Why do kids like clowns? Why do parents hire them for birthday parties? Why do kids flock to them and ask them to make a balloon of the Milky Way galaxy? I have never understood it, and I probably never will.
Clowns cannot be trusted. Their faces are literally a façade that masks their real emotions and intentions, which, let’s face it, can sometimes be murderous (See: John Wayne Gacy).
Hopefully, with the popularity and success of Stephen King’s IT reaching record-breaking heights, what I like to call Clown Danger Awareness will be more appreciated and widespread.
The director is Andy Muschietti, who also directed and co-wrote the film Mama. The editing in Muschietti’s movies provokes fear in a way that is atypical of today’s horror movies: by movement of the malevolent objects on the screen. Instead of reverting to the fast-cutting technique to amp up the shock like we see in almost every horror film now, he leaves the camera on Pennywise as he slinks like a slug offscreen, or when Pennywise uncontorts himself and menacingly approaches the camera. It’s scary enough seeing something that’s not supposed to be there, but it’s another to have it chase you. And, when it comes to a story about your biggest fear finding YOU, it’s much more frightening having it both mentally *and* physically pursue and unhinge you.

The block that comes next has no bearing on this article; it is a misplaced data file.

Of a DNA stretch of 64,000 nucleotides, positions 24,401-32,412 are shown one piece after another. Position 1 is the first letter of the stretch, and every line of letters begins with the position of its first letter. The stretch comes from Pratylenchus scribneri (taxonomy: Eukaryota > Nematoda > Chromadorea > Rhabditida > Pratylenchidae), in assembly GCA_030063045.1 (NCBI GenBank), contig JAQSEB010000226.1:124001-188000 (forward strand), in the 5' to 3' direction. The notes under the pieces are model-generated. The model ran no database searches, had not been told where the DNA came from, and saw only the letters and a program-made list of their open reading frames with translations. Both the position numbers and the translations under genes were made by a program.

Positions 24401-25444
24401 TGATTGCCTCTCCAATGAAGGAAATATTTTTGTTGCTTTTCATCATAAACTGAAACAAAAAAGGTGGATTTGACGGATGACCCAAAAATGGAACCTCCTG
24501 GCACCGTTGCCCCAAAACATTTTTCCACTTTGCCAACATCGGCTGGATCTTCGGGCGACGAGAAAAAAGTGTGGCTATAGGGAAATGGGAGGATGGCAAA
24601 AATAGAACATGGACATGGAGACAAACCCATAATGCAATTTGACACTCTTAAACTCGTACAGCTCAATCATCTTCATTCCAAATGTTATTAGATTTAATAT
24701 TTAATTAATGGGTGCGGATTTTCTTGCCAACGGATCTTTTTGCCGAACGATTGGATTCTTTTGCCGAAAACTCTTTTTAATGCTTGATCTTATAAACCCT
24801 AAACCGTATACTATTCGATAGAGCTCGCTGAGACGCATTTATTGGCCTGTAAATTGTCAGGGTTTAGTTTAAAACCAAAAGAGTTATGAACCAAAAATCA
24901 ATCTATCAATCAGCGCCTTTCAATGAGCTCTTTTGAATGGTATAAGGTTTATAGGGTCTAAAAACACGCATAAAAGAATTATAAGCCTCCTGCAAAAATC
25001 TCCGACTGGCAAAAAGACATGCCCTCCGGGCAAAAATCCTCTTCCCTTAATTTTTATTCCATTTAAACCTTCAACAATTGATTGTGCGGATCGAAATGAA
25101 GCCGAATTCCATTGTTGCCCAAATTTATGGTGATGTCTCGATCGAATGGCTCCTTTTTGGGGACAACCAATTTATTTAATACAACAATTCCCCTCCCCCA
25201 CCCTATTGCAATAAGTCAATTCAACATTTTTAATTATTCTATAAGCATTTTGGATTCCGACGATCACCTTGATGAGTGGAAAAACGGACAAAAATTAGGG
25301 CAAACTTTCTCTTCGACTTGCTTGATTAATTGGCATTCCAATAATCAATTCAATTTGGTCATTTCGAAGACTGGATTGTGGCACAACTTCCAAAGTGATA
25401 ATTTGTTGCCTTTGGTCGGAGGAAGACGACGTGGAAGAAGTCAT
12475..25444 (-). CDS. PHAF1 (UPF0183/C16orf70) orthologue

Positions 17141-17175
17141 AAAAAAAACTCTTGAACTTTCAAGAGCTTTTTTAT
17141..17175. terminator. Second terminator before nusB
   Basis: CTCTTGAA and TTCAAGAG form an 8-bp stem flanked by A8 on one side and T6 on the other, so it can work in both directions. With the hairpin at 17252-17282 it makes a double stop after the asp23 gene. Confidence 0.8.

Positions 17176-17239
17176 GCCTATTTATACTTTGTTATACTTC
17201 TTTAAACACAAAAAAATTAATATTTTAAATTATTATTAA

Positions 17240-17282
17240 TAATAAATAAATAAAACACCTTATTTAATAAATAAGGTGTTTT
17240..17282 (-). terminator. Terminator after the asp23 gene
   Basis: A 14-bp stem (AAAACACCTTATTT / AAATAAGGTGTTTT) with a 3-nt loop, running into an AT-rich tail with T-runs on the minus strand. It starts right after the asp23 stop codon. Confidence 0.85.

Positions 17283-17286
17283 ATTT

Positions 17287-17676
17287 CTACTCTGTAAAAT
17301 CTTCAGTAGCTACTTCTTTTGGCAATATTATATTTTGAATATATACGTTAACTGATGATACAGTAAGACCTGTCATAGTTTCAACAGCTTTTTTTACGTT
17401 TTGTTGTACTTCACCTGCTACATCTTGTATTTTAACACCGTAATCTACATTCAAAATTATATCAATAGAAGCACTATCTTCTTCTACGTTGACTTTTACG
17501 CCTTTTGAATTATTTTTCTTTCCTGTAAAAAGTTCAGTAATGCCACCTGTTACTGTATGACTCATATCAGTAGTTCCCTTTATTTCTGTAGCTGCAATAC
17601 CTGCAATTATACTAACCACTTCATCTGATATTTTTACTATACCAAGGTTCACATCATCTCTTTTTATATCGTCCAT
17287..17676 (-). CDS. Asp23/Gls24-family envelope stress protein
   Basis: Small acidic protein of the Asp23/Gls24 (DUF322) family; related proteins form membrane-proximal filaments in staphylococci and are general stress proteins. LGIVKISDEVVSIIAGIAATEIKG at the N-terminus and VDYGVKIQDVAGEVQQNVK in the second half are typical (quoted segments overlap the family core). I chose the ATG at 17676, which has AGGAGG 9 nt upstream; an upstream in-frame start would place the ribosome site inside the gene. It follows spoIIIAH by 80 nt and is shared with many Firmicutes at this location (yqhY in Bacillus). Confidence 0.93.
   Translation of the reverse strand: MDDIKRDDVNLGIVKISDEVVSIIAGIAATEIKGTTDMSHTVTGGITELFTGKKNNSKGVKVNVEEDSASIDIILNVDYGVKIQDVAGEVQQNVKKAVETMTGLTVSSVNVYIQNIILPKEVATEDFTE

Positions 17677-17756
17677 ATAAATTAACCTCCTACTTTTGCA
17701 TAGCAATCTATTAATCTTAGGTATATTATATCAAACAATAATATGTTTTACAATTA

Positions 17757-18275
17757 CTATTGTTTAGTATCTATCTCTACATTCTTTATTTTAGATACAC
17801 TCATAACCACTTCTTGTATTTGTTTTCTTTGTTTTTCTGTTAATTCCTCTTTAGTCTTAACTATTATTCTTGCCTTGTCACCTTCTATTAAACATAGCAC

The kid actors were exceptional, with group chemistry and individual likability that leaves the viewer sympathetic to their supernatural and not-so-supernatural plights. Even little Georgie, who has only a small amount of screen time, is the epitome of childhood innocence and naivety; this is why, despite the hope that maybe he will be smart enough to run when he sees a clown in the sewer, that he cannot survive. Innocence, however pure and good, sometimes is no match for pure evil.
One of the things that sets this horror film apart is the fact that child murders and child exploitation are at the forefront of the plot – not something that is very popular in mainstream media. You never see it, and even if the story requires it, you rarely ever get to actually SEE it onscreen. When it comes to cinema, child killings have been a taboo subject since its inception.
Not the case for this film. IT strays from the norm and stays true to its source material and includes extremely ruthless scenes that had me think “Wow, they just did that”. But, if you are going to brutalize children, you should go all the way with it.
From flying to the back of your seat and almost defecating yourself, to almost being moved to tears when Bill is confronted by Pennywise posing as little Georgie in a heart-wrenching battle of wills, IT hits all the points on the horror film spectrum.
Beep Beep, Richie!
>> Person to see this movie with: Your uncle who used to be a rodeo clown.